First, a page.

Don Robinson: A novelist’s entrancing tale of liberty unbound


Last modified: Thursday, January 28, 2016

Every once in a while, an amazing work of imagination forces us to think anew about how toxic effects have spread throughout our culture and what we must do to atone for them.

The 2013 movie, “Twelve Years a Slave” was such a work. This Christmas our nephew gave me another, a 2007 book by an Afro-Canadian novelist, Lawrence Hill, entitled “The Book of Negroes.” It is a work of imagination that draws on painstaking research by a generation of scholars.

Hill is a skilled storyteller, in the tradition E. L. Doctorow, interweaving a fictional hero with historical figures into an epic narrative. It centers on the story of Aminata Diallo, born in West Africa during the 1740s, captured when she was 11 years old (her mother and father were murdered while trying to resist the captors). It recounts Aminata’s slog, tightly manacled to other captives, past many villages where her desperate hope for rescue never materialized.

On her passage to America, she lies in putrid human waste, eats tiny amounts of wretched, rotten food, watches her shipmates, many of them elderly, die, their bodies thrown overboard, and almost envying them their deliverance. She comes to think of the ocean as a vast repository of unburied dead slaves and learns to hate the color pink, the hue of the westward sky at sunset.

Aminata’s escape comes in New York City, where she has been taken by her owner, an indigo merchant named Solomon Lindo. On the eve of the Revolutionary War against Britain, New York is a bawdy, chaotic place. As she signs for their room at Fraunces Hotel, using calligraphy that Lindo had taught her, she realizes that she has written her name on a public document.

In her mind, that reveals that she is a person, with a right to life and liberty.

She determines then and there that she will “not submit again to ownership by any man.” The hotel is owned and operated by “Black Sam” Fraunces (around whom controversy still swirls about whether he was of African descent; he was certainly swarthy and born in the West Indies). Fraunces, after sensing that he can trust her discretion, helps Aminata escape from Lindo and gives her tips on how to survive in the underworld of the city.

She escapes into the Loyalist community, with whom she travels north to Canada and into a career of advocacy for abolition that takes her to Sierra Leone and London. It is a fascinating tale, brilliantly told.

In 1964, I was working toward a doctorate in government at Cornell. I discussed possible topics for my dissertation with Clinton Rossiter, my adviser. Knowing of my interest in the civil rights movement (I had just returned from Freedom Summer in Mississippi), he suggested I write about black involvement in the framing of a federal constitution in 1787-1788.

It soon became apparent that the materials for such a study did not yet exist. Professor David Brion Davis was working down the corridor at Cornell on his monumental “The Problem of Slavery in Western Culture.”

As someone training to be a political scientist, rather than a historian, I was not prepared to join in such work myself, so I shifted my focus. I undertook a study of how the slavery shaped the fundamental tenets of the American constitutional tradition. In other words, I studied slavery as a problem for America’s constitution-makers, rather than slaves as agents of their own political destiny.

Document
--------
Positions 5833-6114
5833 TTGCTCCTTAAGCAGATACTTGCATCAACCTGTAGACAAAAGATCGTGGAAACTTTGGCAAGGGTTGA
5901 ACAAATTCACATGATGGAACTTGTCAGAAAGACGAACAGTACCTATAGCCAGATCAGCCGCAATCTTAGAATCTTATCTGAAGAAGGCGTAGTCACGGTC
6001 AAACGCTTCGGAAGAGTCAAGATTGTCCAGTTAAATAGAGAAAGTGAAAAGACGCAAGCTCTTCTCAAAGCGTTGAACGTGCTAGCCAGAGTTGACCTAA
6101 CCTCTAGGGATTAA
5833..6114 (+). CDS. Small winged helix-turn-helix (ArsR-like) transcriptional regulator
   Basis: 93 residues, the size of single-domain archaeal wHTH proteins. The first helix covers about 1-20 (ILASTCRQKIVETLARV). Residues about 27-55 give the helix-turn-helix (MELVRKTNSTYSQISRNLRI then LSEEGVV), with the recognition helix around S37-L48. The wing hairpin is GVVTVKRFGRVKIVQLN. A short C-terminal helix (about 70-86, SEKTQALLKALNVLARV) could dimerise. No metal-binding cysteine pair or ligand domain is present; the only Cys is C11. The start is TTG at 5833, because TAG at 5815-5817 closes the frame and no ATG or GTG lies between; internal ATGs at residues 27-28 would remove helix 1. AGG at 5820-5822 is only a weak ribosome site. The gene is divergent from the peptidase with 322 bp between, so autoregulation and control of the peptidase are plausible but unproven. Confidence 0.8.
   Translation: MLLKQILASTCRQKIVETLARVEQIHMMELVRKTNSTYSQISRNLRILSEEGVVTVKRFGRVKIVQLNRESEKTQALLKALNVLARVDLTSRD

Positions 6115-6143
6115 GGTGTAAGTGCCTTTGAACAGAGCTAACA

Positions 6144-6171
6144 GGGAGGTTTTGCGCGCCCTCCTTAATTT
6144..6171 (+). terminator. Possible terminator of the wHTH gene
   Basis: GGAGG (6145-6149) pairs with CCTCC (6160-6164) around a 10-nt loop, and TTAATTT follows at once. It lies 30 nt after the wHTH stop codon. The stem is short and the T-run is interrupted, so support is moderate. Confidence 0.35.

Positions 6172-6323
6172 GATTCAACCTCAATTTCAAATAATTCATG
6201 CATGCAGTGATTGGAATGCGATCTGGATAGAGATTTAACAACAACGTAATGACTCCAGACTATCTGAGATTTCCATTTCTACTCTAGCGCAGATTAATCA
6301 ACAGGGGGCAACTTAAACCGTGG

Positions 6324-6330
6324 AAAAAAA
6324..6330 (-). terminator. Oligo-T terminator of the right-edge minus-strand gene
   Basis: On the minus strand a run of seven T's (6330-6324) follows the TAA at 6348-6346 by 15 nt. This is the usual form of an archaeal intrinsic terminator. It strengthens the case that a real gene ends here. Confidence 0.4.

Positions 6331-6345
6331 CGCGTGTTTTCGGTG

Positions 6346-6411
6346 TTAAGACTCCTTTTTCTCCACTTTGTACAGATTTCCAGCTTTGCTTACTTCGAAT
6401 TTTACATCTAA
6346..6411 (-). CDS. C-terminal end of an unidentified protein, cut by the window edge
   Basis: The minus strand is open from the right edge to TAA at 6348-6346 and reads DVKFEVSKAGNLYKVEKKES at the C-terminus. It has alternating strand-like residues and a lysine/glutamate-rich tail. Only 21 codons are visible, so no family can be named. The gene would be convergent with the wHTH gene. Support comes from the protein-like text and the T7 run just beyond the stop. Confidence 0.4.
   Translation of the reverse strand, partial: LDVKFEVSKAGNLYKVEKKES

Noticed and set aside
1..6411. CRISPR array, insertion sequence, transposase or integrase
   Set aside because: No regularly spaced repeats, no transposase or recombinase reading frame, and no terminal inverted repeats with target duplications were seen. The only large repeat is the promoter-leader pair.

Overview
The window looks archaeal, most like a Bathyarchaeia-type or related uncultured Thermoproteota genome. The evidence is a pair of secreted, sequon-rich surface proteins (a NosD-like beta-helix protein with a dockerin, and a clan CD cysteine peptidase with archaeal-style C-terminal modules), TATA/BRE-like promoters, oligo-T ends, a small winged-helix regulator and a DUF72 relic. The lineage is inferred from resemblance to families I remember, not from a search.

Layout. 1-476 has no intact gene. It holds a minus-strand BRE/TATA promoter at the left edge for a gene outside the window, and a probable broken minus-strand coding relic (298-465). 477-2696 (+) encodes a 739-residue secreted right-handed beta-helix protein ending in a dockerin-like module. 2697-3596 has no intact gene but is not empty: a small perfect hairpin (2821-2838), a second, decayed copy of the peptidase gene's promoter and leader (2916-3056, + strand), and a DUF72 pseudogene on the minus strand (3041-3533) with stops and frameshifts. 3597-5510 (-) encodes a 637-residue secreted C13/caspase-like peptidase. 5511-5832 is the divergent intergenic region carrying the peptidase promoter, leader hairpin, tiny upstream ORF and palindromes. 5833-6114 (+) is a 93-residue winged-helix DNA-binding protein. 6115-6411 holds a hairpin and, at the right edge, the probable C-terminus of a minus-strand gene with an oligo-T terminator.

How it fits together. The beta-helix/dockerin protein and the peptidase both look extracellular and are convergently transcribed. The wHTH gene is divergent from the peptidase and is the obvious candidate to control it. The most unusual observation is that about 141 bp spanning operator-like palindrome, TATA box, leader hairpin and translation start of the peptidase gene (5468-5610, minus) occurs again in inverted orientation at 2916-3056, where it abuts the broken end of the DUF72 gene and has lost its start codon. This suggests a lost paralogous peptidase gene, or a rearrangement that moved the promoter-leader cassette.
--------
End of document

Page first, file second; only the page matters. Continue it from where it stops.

Hill’s work deserves more attention in this country than it has gotten. In Canada it won the Commonwealth Writers’ Prize for Best Book, among many other awards It reflects our cultural provincialism that his reputation here languishes. For me, this book ranks with Toni Morrison’s “Beloved” and Annette Gordon-Reed’s “The Hemingses of Monticello” as a source of insight into what it felt like to be black in America.

Such works help me to understand why President and Mrs. Obama have drawn so much venom. American culture has depended heavily on the notion that blacks are naturally inferior to whites. Think of Jefferson’s “Notes on Virginia,” where he sketches the differences between whites and blacks. Blacks, he explains, have stronger passions than white folks, but they lack intelligence. Such notions are cockeyed, but if blacks are not inferior to whites, then how else to explain why we oppressed them, not just from the first settlements in Virginia, through emancipation, but for decades and decades thereafter?

The Obamas are the living refutation of such nonsense. George W. Bush was supposed to restore dignity to the White House after the disgrace of the Clintons, but it took the Obamas to accomplish that. How bitter a pill that is for those who put stock in racist lore.

Nations have great difficulty confessing their sins. Think of Turkey and the Armenians, Israel and the Palestinians, Japan and its Greater East Asian Co-Prosperity Sphere, not to mention the United States and its program of exterminating Native American culture.

Presidential candidates from Mitt Romney to Donald Trump have boasted that the United States under their leadership will never apologize. Rush Limbaugh rants against left-wing voices that cannot stop apologizing for the nations’ sins.

I come away from reading Hill’s book more sensitive to the burdens we have piled on the backs of black Americans. They continue to suffer for our sins, in Flint, Michigan, at Charleston’s Emmanuel Church, and in prisons across this land. Black lives do matter; so do white souls. Our fates are inseparable.

Don Robinson, a retired professor of government at Smith College, writes a regular column for the Gazette which appears on the fourth Thursday of the month. He can be emailed at drobinso@smith.edu.




 


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